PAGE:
From South America to Yellowstone
May 01, 2013
From the beginning of the National Park Service, the ranger naturalist corps has been staffed by characters, many with advanced scientific degrees.The seasonal nature of the work made an ideal summer job for teachers and university professors. The naturalists were experienced educators and researchers, which helped the nascent NPS interpretation and resource management programs. Many who spent a season in Yellowstone were eminent figures in their fields. One such expert was H. E. Stork, who worked in Yellowstone in 1929 and 1931.
Harvey Elmer Stork was born March 28, 1890, in Zoar, Indiana.After service in World War I as an aerial photographer, Stork returned to his studies at Cornell University and received his doctorate in botany about 1920. He joined the faculty of Carleton College as a professor of botany in 1920 and remained there for the course of his career, retiring in 1955.He spent his summers on plant collecting expeditions, primarily to South America, and contributed plant specimens to a number of herbaria, including UC-Berkeley, Harvard University, and the Smithsonian Institution.
In 1927, Stork came to Yellowstone National Park to serve as a seasonal ranger naturalist.His reason for taking a hiatus from international expeditions is unknown, although the recent birth of his first child may be a factor.During the course of his time in Yellowstone, Stork gathered numerous plant specimens for the park's herbarium as well as photographically documenting the plant, animal, and human life.He also contributed chapters to editions of the park's Ranger Naturalist Manual.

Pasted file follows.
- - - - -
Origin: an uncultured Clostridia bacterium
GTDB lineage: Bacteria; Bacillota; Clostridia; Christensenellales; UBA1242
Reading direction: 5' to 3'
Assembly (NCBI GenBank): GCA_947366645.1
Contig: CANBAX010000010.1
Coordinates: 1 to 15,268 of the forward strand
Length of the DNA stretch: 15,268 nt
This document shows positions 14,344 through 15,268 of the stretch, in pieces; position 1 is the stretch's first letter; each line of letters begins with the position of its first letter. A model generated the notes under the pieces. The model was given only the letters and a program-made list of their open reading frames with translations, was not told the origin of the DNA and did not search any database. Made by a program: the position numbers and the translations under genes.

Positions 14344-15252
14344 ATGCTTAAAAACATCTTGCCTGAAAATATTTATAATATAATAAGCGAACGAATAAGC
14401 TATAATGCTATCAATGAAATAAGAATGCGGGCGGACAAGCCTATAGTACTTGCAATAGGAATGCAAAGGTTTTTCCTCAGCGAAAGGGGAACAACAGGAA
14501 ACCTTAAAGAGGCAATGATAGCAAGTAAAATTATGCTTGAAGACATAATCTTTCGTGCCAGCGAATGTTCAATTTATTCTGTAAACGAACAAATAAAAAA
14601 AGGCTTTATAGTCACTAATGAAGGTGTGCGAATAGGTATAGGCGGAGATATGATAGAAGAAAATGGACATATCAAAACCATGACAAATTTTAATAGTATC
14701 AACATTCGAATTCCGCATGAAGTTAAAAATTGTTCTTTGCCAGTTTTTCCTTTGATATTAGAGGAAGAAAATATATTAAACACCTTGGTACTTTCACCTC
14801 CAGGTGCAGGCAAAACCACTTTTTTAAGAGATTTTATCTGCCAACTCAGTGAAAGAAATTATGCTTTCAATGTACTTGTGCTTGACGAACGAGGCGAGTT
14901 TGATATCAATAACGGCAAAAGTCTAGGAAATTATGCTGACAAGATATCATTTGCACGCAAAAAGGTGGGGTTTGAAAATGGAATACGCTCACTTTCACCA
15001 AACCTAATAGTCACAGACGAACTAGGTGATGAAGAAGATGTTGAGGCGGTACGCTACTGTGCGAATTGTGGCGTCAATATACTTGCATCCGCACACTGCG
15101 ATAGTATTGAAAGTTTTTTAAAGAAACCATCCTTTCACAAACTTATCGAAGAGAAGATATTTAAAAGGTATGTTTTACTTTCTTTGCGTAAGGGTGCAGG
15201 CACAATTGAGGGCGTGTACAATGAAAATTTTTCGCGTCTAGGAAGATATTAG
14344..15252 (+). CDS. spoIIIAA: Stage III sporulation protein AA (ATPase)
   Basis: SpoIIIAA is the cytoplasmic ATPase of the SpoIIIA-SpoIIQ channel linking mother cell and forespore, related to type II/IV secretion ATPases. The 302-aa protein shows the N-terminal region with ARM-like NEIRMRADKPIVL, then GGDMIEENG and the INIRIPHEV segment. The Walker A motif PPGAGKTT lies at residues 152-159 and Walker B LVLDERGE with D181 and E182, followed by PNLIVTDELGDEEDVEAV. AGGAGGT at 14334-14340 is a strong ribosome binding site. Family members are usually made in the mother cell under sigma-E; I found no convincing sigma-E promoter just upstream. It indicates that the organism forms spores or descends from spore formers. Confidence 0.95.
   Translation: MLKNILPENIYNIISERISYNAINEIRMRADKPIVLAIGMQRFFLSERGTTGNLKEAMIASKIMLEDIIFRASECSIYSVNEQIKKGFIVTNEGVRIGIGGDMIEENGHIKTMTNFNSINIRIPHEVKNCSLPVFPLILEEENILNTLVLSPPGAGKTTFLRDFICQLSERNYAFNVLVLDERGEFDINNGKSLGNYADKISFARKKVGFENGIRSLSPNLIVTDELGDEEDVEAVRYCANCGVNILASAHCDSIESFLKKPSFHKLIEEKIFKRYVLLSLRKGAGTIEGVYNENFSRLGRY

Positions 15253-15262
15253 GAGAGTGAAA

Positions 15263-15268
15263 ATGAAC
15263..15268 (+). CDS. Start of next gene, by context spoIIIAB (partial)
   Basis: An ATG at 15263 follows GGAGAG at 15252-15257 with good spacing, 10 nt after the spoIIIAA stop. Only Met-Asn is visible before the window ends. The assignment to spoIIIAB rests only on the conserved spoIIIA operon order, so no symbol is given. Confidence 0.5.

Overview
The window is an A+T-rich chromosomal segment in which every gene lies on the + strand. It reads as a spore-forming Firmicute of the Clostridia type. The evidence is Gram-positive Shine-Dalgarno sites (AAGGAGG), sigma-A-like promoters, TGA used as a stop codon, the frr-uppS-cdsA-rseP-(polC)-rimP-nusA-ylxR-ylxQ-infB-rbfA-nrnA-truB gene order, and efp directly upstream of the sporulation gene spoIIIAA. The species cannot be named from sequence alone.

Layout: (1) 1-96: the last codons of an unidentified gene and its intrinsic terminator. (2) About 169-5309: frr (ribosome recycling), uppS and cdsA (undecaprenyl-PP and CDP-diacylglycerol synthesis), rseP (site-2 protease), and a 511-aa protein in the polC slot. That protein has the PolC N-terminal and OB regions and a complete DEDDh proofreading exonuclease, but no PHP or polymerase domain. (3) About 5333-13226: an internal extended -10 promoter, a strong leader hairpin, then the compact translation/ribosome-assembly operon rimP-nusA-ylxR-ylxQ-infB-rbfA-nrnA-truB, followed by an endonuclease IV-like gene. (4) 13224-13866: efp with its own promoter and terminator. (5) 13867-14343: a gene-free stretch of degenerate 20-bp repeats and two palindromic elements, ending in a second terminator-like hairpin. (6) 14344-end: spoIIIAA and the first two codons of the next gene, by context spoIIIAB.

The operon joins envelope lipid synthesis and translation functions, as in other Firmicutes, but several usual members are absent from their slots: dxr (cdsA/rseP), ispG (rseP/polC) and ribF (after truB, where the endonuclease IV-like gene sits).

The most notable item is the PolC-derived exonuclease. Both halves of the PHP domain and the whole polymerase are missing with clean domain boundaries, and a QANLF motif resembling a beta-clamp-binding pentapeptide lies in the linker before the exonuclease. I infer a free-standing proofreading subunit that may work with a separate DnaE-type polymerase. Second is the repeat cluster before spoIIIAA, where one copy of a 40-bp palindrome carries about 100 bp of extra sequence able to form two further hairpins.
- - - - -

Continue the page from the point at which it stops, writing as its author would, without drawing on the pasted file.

Possibly H. E. Stork, sitting on rock outcropping on Mt. Everts, 1929. H. E. Stork Photograph Album, Yellowstone National Park Archives
Stork remained stateside again in 1931 (possibly because a second child was born), as the science coordinator of the Third Scout Naturalist Expedition.A joint program of the National Park Service and the Boy Scouts of America, scouts traveled to several western parks to assist with scientific, interpretive, and maintenance projects.In Yellowstone, the group surveyed the biology of Stevenson Island.By 1932, Stork had resumed his South American research, where he continued to collect specimens at least until 1939. Harvey Elmer Stork died in 1959.
The H. E. Stork collection consists of a photograph album depicting wildflowers, landscapes, and wildlife in Yellowstone National Park, in 1927. The images also depict some of the staff at work and play within the Park.In general, this album is a rare view of the life of a ranger naturalist in the early park service years of Yellowstone.Portions of the album, when matched with the herbarium specimens, may provide additional field data pertaining to the collecting process.
Sources: H. E. Stork Photograph Album, Yellowstone National Park Archives; Stork Photo Collection, Carleton College Archives; U. S. Census Records, U. S. National Archives (via Ancestry.com).
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At peak summer levels, 3,500 employees work for Yellowstone National Park concessioners and about 800 work for the National Park Service.